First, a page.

08/19/2015, 00.00
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Bangkok temple reopens after attack. Police still looking for suspect

A group of monks led prayers at the Hindu temple Erawan, famous even among Thai Buddhists. Also yesterday, a second bomb exploded without causing damage or injuries. Investigators are hunting for a young man, who left a backpack in the place of the attack and then fled. Still no official claims as motivation remain unknown.

Bangkok (AsiaNews / Agencies) - A group of Thai monks led prayers for the reopening of the Erawan Hindu temple in central Bangkok, the theater of the attack on 17 August that killed more than 20 people and wounded more than a hundred.

The place of worship is also popular among Buddhists and many today, early this morning, paid tribute to the temple and to the victims of the attack, which include several foreign tourists. A relative of some victims of Malaysian nationality placed a parcel containing clothes, to symbolize their loved ones who died in the explosion.

Yesterday there was a second attack, when an explosive device was thrown onto a Bangkok port dock; the explosion caused no deaths or injuries. The authorities are not ruling out (for now) a connection between the two incidents, although at the moment there are still no official claims for the two attacks.

Local sources report that this morning there were no special security measures around the temple where the attack occurred. The public could access the place of worship without controls or inspections. Only a few hours before the area had been cleaned of the remains of the victims and bodies torn a part by the explosion.

The attack in the heart of the Thai capital, the "worst ever" for the prime minister Prayuth Chan-ocha, caused the death of at least 11 foreigners, including citizens of China, Hong Kong, Singapore, Indonesia and a family from Malaysia . Experts say the violence could lead to a further crackdown on security and public order by the government - led by the military- as the country slides towards a "military dictatorship."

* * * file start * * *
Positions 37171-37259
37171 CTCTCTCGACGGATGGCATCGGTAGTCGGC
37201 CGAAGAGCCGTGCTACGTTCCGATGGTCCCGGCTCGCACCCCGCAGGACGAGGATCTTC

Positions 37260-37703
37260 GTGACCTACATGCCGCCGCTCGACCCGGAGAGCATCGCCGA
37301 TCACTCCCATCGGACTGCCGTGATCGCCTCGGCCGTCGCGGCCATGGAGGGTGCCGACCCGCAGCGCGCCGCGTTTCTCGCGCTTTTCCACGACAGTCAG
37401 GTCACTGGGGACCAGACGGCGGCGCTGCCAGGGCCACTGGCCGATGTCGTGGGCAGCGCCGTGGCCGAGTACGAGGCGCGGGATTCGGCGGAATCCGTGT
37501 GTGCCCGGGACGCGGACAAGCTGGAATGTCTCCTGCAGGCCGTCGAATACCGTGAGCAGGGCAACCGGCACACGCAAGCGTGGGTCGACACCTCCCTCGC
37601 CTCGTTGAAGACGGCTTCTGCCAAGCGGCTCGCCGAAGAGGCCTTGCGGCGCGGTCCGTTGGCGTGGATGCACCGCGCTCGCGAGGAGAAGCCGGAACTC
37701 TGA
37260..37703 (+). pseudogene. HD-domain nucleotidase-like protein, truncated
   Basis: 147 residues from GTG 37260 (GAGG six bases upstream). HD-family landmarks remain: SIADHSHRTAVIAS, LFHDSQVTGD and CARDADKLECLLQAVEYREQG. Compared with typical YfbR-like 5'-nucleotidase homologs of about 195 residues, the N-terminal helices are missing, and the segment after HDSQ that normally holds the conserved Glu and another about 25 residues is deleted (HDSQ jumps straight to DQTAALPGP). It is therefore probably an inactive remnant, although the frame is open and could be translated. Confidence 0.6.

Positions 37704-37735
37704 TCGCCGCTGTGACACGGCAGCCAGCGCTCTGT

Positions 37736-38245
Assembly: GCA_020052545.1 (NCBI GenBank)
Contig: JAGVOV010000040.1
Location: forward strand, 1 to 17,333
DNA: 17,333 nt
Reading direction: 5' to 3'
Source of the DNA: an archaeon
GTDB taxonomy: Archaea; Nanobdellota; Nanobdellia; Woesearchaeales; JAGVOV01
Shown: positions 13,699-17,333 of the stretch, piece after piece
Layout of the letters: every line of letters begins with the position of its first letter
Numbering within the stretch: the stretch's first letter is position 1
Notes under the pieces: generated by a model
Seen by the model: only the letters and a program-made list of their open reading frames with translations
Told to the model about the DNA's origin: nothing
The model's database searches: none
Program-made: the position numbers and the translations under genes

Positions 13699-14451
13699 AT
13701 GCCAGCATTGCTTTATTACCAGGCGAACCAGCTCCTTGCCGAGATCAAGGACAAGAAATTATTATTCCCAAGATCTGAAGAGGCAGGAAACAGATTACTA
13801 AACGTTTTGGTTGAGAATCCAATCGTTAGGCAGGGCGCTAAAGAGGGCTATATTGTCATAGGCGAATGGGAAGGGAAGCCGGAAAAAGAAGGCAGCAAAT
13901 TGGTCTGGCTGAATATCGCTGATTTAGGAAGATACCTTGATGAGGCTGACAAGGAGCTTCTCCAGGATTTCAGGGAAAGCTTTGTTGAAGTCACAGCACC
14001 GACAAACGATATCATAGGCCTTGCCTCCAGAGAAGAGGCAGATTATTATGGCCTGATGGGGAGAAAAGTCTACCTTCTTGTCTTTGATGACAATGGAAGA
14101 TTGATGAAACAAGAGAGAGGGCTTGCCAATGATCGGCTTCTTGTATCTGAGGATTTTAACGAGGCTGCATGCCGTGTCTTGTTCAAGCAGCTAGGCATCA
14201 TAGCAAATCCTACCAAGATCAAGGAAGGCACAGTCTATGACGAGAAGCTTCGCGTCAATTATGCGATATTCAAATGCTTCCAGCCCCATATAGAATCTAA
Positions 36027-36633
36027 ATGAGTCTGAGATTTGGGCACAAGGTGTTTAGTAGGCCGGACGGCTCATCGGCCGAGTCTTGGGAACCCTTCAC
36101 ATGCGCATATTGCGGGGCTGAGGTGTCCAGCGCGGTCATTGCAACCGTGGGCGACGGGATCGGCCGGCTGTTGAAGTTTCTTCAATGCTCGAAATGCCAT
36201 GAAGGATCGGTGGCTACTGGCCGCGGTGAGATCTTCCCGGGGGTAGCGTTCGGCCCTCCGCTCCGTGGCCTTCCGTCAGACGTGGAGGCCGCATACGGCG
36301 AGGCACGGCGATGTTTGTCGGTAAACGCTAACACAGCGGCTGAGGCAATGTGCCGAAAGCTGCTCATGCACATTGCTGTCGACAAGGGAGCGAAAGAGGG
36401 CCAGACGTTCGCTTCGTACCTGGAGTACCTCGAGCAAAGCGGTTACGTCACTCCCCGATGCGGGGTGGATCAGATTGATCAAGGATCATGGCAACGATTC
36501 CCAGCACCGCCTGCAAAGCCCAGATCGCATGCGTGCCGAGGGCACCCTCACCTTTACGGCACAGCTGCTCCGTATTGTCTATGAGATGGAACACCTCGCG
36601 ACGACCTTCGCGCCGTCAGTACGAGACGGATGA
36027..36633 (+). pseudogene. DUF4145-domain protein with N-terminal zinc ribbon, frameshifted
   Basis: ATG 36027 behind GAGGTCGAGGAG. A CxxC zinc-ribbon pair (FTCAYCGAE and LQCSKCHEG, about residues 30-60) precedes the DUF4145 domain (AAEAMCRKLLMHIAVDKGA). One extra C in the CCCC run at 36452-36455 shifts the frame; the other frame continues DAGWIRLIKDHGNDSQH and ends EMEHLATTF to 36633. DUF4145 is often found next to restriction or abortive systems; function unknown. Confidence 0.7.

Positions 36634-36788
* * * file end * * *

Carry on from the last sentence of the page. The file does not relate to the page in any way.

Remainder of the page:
Meanwhile, police investigations continue, with the investigators involved in chasing a suspect identified by surveillance cameras in the area. The images show a young man, wearing a yellow T-shirt and a backpack, going inside the temple, calmly depositing backpack on a bench, and then melting away into the crowd.

As he left the scene of the attack, the young man (pictured) is holding a plastic bag  and with the other hand seems to have a smartphone, even if the images are not clear and the movements of the suspect cannot be identified with certainty. A few minutes later the explosion occurred.

Major General Weerachoon Sukhontapatipak, spokesman for the Thai military government army, said that the authorities are "very close" to identifying the suspect framed by CCTV. Prawut Thawornsiri, police spokesman, adding that investigators are also looking for accomplices. "This type of attack - he said - are generally not planned by one person."

So far, the reasons behind the attack are still unknown. Premier Prayuth is open to all hypotheses, but believes the attack  is "politically motivated" in an attempt to "undermine the economy and tourism". In the past, Thailand was caught up in a long running political crisis, with street demonstrations and clashes. However, they never resulted in violence or bomb attacks in public places of this magnitude. The violence of Muslim separatists in the south of the country, whose guerilla war has caused about 6,400 deaths, usually remain confined to the former conflict areas.

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